Chapter 11. Datastore Field Guide
Technically, a datastore is just that—storage of data and the associated software and structure to allow it to be stored, modified, and accessed. But we are specifically speaking of datastores that today’s organizations would use to fulfill these purposes with nontrivial amounts of users accessing nontrival amounts of data at nontrivial levels of concurrency.
A field guide is traditionally carried by a reader looking to identify flora, fauna, or other objects in nature. Carried out into the field, it helps the user distinguish between a wide range of similar objects. Our goal in this chapter is to help you understand the identifying characteristics of various datastores. Armed with this information we hope that you can go into the world understanding the best use cases for these datastores—as well as appropriate care and feeding.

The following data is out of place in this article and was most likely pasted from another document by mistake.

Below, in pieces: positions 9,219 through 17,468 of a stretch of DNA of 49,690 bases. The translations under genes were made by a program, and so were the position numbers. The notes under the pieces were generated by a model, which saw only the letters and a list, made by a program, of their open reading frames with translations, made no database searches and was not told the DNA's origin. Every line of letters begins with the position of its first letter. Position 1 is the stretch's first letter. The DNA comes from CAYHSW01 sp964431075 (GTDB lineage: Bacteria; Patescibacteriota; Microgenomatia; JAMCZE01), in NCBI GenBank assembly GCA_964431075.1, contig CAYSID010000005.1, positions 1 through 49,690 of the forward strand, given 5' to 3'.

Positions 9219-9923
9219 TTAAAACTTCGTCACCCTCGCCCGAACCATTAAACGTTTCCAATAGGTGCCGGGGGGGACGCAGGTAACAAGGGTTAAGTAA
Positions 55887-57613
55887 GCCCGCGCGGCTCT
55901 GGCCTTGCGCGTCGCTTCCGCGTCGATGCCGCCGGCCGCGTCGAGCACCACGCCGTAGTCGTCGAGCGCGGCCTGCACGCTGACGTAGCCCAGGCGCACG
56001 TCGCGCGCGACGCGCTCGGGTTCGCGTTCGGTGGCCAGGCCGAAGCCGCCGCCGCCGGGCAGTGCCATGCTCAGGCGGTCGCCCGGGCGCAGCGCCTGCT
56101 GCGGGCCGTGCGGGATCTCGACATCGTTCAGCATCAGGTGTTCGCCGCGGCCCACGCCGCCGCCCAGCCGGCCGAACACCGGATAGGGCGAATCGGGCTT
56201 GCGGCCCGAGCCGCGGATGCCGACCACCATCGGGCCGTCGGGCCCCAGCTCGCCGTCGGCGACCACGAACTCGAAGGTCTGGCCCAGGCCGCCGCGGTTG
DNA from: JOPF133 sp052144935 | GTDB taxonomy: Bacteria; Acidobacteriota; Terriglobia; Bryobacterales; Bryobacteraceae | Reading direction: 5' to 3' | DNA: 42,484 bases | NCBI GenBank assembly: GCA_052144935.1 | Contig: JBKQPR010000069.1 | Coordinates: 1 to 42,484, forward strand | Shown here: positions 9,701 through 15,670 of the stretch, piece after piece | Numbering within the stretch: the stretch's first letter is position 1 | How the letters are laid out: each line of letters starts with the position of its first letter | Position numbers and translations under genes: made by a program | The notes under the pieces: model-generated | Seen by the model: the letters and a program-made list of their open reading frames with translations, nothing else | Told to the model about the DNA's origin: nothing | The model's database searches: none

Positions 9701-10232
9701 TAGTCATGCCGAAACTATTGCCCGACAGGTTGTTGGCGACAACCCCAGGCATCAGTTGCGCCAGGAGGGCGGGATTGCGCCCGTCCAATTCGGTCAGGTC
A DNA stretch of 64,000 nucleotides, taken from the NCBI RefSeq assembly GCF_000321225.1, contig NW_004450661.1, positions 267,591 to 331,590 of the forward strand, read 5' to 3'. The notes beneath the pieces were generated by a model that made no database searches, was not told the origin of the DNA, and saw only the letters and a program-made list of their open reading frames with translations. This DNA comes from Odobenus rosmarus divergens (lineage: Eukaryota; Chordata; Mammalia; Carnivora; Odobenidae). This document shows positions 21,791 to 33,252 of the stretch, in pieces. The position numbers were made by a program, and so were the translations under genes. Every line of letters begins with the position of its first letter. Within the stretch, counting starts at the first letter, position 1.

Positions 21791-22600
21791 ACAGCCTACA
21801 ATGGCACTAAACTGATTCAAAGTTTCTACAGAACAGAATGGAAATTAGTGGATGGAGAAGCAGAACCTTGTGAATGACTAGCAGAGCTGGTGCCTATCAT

In this chapter, we begin by defining attributes and categories of a datastore that are pertinent to the developers of applications that write and consume data. After this, we dive into the categories that would be of greater interest to architects and operators of datastores. Although we believe anyone developing, designing, or operating datastores should be aware of all of the attributes of that datastore, we recognize that people often evaluate these things from their specific job roles. Our goal is not to be comprehensive here, because there are any number of datastores out there in use. Instead, we hope to familiarize ...